“I am against it, and I have no problem saying it,” board member Denise Askin-Pate said. “I don’t think taxpayers will have any representation in it. They say that it’s all part of the same pie, but I think this is going to make the pie and our piece from the pie smaller.”
A majority of the Douglas County Board of Education is also publicly opposed to the Charter School Amendment.
Withe four BOE members united against the amendment and School Board Member Mike Miller in favor, attention turned to drafting a resolution on the issue that may include an official BOE stance.
Schools Superintendent Dr. Gordon Pritz handed out sample resolutions from other school systems around the state as examples, along with information from the Parent Teacher Association (PTA) and a question and answer form. The PTA has also stated its opposition to the amendment, which would restate the state’s authority to approve charter schools rejected at the local level.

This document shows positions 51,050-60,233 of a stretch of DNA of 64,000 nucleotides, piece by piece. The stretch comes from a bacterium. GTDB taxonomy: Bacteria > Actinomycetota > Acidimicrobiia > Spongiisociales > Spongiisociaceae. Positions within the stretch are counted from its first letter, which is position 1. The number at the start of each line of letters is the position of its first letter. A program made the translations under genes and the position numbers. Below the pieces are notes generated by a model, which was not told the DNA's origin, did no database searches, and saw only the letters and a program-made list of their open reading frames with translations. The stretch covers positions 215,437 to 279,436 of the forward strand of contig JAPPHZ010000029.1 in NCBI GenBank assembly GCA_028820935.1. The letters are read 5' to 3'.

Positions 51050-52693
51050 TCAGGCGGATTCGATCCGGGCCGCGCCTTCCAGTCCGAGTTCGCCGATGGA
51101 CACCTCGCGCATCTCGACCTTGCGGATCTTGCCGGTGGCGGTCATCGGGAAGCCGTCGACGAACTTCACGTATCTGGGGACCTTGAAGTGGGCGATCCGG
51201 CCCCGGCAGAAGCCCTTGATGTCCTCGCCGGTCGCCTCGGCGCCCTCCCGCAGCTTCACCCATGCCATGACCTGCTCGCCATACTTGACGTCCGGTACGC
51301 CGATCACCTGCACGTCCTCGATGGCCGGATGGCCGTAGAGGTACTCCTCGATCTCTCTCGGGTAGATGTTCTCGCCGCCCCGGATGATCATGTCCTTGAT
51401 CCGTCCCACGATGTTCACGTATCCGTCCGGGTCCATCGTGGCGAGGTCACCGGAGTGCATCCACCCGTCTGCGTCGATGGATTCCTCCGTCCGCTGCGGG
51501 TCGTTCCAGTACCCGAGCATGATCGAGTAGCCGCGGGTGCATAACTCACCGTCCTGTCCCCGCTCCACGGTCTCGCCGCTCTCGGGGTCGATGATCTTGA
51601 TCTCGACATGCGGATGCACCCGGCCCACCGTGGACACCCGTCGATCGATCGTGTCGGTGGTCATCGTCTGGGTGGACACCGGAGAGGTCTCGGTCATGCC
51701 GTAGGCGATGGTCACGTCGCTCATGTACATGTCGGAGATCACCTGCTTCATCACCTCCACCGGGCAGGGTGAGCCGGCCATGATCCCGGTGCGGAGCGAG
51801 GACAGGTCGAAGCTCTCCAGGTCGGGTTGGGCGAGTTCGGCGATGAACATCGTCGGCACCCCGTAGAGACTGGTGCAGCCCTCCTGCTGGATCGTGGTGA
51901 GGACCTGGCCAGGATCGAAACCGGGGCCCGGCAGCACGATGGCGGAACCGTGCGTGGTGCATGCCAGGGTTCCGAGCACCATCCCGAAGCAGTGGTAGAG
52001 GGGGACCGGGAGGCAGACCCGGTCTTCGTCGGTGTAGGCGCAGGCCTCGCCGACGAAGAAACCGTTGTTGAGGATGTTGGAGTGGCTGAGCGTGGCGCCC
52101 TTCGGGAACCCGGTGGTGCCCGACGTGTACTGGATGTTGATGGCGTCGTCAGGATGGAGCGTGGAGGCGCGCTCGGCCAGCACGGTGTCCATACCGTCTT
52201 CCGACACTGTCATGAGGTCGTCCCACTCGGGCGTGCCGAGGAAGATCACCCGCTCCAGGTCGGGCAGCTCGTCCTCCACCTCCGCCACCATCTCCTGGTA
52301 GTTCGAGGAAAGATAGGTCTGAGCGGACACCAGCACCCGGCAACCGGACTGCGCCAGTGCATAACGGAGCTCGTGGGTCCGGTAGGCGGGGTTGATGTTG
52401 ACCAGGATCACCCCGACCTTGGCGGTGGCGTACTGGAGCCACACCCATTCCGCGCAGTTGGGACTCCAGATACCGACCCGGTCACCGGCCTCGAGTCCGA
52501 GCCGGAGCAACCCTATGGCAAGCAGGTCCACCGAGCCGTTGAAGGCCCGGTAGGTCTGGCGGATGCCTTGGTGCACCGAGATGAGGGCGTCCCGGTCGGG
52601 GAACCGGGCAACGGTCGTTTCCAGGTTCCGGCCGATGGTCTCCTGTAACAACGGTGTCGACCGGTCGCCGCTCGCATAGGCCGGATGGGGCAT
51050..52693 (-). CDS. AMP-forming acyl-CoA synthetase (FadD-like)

Board member D.T. Jackson suggested that the process of drafting a resolution be expedited as there are only around 50 days left before the vote. It was not decided at the meeting if an official stance will be taken by the board, but the BOE’s attorney will begin researching and forming a resolution to put before the board.
Miller, the lone supporter of the amendment, took issue with some sample resolutions.
“I am seeing complete untruths in these resolutions,” Miller said. Among these was what Miller called a claim that charter schools are private, for-profit schools, and also claims that the vote will divert money from existing public schools.